For most of the first act, the film plays out at a leisurely pace, setting up the characters and allowing their interactions to develop the story naturally. The principal at St. Nicholas School is Sister Aloysius Beauvier (Meryl Streep), an almost cartoonishly bitter woman who seems to have long ago lost whatever joy she found in the decision to don the habit. She’s a fierce disciplinarian who keeps the students living in mortal terror of seeing the inside of her office, but she’s balanced out by Sister James (Amy Adams), a sweet and thoroughly naïve young woman who wants nothing more out of her students than for them to enjoy history class. Shanley takes his time laying the foundations of the story in the first act, sliding between fragmented scenes and half-formed sequences that still manage to communicate everything that’s happening as well as how the characters feel about it. It’s a skillful method of storytelling that mirrors what will become the narrative thrust of the film: No one ever comes out and directly accuses anyone else of any crime or indecency, but the subject matter and power struggles couldn’t be clearer. Shanley relies upon knowing glances and pregnant pauses to tell the darkest secrets, and he winds up making a movie about pedophilia without ever using the word. But the film reflects the human truth that some things need no words, and are so horrible and destructive that speaking them aloud threatens not just the accused but the world of the accuser.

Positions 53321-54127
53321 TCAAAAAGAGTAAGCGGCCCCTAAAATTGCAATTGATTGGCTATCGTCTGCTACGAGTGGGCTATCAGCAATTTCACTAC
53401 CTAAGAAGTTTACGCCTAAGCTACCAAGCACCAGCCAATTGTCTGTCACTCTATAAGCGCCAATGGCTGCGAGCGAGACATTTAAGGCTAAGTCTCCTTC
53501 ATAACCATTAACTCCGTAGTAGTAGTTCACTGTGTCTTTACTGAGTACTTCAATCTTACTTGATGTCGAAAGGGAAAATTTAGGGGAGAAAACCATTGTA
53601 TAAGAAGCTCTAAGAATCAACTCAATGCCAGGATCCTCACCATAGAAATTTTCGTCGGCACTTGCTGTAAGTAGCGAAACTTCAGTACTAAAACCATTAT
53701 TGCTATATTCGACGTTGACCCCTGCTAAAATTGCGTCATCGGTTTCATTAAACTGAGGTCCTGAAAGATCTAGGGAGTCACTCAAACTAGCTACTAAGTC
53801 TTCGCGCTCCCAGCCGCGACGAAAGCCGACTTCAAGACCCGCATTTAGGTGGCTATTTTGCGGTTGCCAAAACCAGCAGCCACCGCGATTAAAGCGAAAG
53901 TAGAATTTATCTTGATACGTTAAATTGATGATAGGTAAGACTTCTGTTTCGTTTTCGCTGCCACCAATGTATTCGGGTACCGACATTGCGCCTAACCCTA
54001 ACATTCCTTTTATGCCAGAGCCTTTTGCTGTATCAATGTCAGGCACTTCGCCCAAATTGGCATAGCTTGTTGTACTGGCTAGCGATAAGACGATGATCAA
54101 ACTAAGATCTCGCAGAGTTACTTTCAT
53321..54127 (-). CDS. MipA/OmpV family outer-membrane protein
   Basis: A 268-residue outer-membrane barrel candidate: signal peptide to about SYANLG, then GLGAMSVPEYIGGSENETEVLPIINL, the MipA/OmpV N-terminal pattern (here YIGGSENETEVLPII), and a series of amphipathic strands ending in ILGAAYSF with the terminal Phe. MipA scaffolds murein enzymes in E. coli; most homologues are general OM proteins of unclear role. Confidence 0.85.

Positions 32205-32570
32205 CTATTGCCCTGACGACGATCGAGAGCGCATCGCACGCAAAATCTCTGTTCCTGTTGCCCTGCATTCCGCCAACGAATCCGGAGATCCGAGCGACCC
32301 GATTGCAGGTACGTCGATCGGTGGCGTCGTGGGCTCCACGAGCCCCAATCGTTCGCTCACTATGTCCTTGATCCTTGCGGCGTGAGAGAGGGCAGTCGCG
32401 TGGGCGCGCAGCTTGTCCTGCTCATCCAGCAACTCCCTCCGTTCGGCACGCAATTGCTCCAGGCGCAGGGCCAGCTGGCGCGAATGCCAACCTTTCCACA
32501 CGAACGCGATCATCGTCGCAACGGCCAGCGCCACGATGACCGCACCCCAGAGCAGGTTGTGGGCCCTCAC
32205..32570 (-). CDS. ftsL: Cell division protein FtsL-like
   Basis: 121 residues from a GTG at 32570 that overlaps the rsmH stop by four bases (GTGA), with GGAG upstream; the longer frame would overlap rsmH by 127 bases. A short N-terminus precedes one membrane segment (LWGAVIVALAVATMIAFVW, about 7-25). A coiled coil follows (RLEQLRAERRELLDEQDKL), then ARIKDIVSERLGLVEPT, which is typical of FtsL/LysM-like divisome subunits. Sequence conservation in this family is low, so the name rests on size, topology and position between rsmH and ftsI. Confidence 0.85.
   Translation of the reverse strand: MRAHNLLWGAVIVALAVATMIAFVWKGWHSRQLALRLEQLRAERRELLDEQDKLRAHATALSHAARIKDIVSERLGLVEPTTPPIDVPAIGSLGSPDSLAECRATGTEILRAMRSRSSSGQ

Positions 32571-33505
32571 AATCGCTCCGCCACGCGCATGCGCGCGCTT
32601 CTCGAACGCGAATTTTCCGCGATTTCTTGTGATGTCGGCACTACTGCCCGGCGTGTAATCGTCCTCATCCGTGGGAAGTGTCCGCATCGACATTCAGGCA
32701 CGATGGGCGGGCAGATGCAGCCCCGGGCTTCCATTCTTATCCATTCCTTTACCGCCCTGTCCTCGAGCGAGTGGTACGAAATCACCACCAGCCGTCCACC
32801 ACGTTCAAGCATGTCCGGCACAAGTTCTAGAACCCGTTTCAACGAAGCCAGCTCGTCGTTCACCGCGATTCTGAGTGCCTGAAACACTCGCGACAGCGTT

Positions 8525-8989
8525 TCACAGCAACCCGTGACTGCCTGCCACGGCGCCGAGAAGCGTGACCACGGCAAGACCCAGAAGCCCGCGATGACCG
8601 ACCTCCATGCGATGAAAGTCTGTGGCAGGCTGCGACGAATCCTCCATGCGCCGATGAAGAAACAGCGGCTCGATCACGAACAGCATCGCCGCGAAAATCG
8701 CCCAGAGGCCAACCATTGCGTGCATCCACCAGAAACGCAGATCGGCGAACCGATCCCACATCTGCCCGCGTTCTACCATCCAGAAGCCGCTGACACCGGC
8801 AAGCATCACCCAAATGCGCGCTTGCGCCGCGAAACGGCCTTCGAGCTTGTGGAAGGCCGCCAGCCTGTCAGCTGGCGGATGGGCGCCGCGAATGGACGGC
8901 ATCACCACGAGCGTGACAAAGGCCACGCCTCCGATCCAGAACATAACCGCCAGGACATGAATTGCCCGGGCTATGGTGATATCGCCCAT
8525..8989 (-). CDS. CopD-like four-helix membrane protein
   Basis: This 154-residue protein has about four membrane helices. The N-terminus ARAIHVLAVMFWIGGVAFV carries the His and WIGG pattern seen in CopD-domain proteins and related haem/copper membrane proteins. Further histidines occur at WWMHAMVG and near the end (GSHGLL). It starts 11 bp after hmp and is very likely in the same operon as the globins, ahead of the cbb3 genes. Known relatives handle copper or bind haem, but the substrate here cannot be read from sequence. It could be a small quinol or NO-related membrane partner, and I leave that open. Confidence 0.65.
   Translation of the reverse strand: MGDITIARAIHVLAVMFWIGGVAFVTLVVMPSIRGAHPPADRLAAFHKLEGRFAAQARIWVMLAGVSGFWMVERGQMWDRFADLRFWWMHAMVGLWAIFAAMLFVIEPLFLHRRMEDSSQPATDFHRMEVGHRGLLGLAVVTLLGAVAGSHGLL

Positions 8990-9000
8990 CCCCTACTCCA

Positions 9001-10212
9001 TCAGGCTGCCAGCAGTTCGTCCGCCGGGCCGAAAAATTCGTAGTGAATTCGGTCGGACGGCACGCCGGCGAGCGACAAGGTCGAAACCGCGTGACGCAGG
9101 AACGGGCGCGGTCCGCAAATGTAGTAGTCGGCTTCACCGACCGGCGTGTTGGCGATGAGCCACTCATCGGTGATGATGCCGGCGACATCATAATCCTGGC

Because that accusation is what sets the heart of the story in motion. Flynn has taken on the role of mentor for Donald Muller (Joseph Foster), an altar boy with a troubled home life who’s also got the burden of being the only black student in school. Flynn is a progressive man — he references Kennedy in his opening sermon, and he later says that priests and nuns should feel like “family members” to people in the neighborhood — and a caring one, and he wants the boy to do well. But based on suspicion, fueled by uncertainty, and hoping to in some way please Sister Aloysius, Sister James comes to believe that Flynn’s relationship with Donald isn’t what it seems to be. She confesses her worries to Suster Aloysius, who quickly runs with the theory before Sister James can even really be sure what’s happening. “I’m not telling you that; I’m not even certain what you mean,” Sister James says, but the “that” in her sentence is loaded with meaning and fear, and its use betrays that Sister James knows exactly what she’s talking about. Shanley’s story is gripping in the mercurial way it slips from one assumption and conversation to the next, building a head of steam on nothing but hope and guesses in a manner that’s all too human. Soon enough, the film has turned into a battle to determine whether Flynn actually made sexual advances on Donald, yet no one ever says it in so many words.